• Increased insecurity triggered new civilian casualties and widespread humanitarian needs across the ‘contact line’.
• Water and heating provision for some 1.1 million people is at risk.
• Humanitarian partners and authorities mobilized a coordinated response.
• An inter-agency rapid needs assessment mission took place on 1 February.
Heavy fighting in eastern Ukraine has intensified since 29 January. The use of heavy artillery, including multi-rocket launchers (MLRS “GRAD”), was widely reported. Preliminary OHCHR estimates indicate at least 63 civilian casualties (12 deaths and 51 injuries) between 1 January and 3 February, including 48 (7 deaths, 41 injured) between 29 January and 2 February. These casualties were caused by shelling from artillery, tanks and MLRS. The rapid increase of hostilities triggered new, urgent humanitarian needs along the ‘contact line’, in both Government and non-Government controlled areas of Donetska and Luhanska oblasts (GCA and NGCA – see map on page 4).
Unanimous calls for a full, stable ceasefire remain unheard, even if the number of reported security incidents has somewhat decreased as of 4 February. Continuous loss of lives, concerns around protection of civilians and the concurrent, sustained damages of critical civilian infrastructure are of outmost humanitarian concern. Access to water and heating for some 1.1 million people in Donetska oblast is at risk as inter-dependent infrastructure – electricity, water, with a knock on effect on heating – is yet to be fully restored.
On 30 January, the last power line to Avdiivka and the Coke Plant, which provides heating to local communities, sustained damage, leaving residents without power, water and heating supply for 48 hours. Donetsk Filter Station stopped working due to destructions of electricity infrastructure affecting some 400,000 people in GCA and NGCA. On 1 February, as a result of electricity supply cut off to Verkhniokalmiuska Filter Station, around 800,000 people in parts of Donetsk city and surrounding areas had no access to water for 24 hours. Since 1 February, a water pipeline leakage near Avdiivka disrupted water supply to almost 500,000 residents Mariupol, who now rely on a backup reservoir. On the night of 4 to 5 February, more shelling damaged electricity infrastructure serving the town of Horlivka (190,000 people).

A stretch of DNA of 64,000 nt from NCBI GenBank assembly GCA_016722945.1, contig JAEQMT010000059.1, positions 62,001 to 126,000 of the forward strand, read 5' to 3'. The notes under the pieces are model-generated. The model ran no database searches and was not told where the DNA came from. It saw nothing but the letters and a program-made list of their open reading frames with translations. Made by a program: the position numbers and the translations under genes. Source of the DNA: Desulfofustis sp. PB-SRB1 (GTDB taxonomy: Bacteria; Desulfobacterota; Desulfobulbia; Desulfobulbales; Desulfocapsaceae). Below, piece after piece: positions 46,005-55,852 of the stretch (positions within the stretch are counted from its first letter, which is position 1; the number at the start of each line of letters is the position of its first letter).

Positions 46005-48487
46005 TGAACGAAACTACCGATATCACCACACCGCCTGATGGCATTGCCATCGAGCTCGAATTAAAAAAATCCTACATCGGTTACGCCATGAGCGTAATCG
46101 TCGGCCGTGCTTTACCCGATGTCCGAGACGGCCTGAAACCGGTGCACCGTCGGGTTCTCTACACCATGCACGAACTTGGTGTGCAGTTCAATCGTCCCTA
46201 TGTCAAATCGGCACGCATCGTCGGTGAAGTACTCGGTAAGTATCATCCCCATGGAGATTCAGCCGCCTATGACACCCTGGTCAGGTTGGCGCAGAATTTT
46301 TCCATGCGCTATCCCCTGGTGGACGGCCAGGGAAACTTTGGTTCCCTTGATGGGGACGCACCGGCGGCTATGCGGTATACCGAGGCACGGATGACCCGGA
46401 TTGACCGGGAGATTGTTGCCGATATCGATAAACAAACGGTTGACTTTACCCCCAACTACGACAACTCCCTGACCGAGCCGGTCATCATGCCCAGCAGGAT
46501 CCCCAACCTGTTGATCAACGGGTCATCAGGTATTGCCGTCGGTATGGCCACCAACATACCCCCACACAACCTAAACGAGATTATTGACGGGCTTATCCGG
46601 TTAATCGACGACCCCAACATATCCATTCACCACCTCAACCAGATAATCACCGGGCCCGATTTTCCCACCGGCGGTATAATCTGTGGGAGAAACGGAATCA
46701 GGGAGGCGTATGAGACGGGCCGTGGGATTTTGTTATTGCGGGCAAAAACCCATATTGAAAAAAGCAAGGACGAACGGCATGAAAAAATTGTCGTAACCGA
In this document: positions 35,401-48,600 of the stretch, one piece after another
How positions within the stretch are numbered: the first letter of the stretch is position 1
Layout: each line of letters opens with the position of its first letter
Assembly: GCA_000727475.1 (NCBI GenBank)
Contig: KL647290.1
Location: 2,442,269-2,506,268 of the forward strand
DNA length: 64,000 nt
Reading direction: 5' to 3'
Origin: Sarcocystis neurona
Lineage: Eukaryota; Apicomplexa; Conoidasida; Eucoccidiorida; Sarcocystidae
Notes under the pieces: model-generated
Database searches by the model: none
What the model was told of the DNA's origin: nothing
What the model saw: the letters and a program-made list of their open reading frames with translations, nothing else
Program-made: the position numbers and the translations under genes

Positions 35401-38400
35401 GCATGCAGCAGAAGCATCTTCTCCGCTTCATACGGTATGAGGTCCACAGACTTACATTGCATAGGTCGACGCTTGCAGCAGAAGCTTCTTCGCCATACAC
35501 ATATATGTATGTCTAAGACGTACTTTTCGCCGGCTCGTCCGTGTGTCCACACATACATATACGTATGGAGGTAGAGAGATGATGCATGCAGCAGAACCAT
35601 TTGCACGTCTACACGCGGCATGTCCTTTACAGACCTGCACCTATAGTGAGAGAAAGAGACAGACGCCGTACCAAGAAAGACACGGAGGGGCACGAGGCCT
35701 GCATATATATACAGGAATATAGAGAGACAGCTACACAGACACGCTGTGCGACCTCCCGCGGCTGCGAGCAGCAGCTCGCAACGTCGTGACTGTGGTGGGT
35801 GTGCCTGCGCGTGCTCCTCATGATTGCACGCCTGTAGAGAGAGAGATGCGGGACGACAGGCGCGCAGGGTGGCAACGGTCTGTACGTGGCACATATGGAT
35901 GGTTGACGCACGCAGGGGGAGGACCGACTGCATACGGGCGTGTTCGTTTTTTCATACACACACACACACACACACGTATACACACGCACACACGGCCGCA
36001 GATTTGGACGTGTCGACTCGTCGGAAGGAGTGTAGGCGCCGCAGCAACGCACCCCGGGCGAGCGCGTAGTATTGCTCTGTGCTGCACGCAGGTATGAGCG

Repair teams continuously tried to restore the power lines but came under fire despite the reports of local ceasefire agreements to enable the works. Restored lines are repeatedly damaged, nullifying the efforts to ensure the operation of critical infrastructure. With temperature as low as -17C the systems are barely managing to maintain acceptable temperature inside people’s houses as well as local hospital, schools and other critical social infrastructure. Continuous shelling, also, poses a major risk due to the proximity of industrial plants and water stations with chlorine gas storage. In case of damage, consequences would be short of environmental catastrophe.
In Luhansk province (GCA), heating supply has come under additional threat after a group of veterans of volunteer battalions blocked the movement of cargo trains in the Luhansk–Lysychansk–Popasna railway section. The blockade has affected the supply of coal delivery from NGCA to the heating station in Schastia (Novoaidarskyi raion), according to the Ministry of Temporary Occupied Territories and IDPs (MToT&IDPs) and has incurred financial losses of about 37 million UAH (US$ 1.32 million). The veterans demand the release of prisoners of war by the de facto authorities. There are reports that the group plans to block additional parts of the railroad. On 30 January, a portion of the railroad LuhanskLysychansk-Popasna near the ‘contact line’ was dismantled, and the incident is being investigated.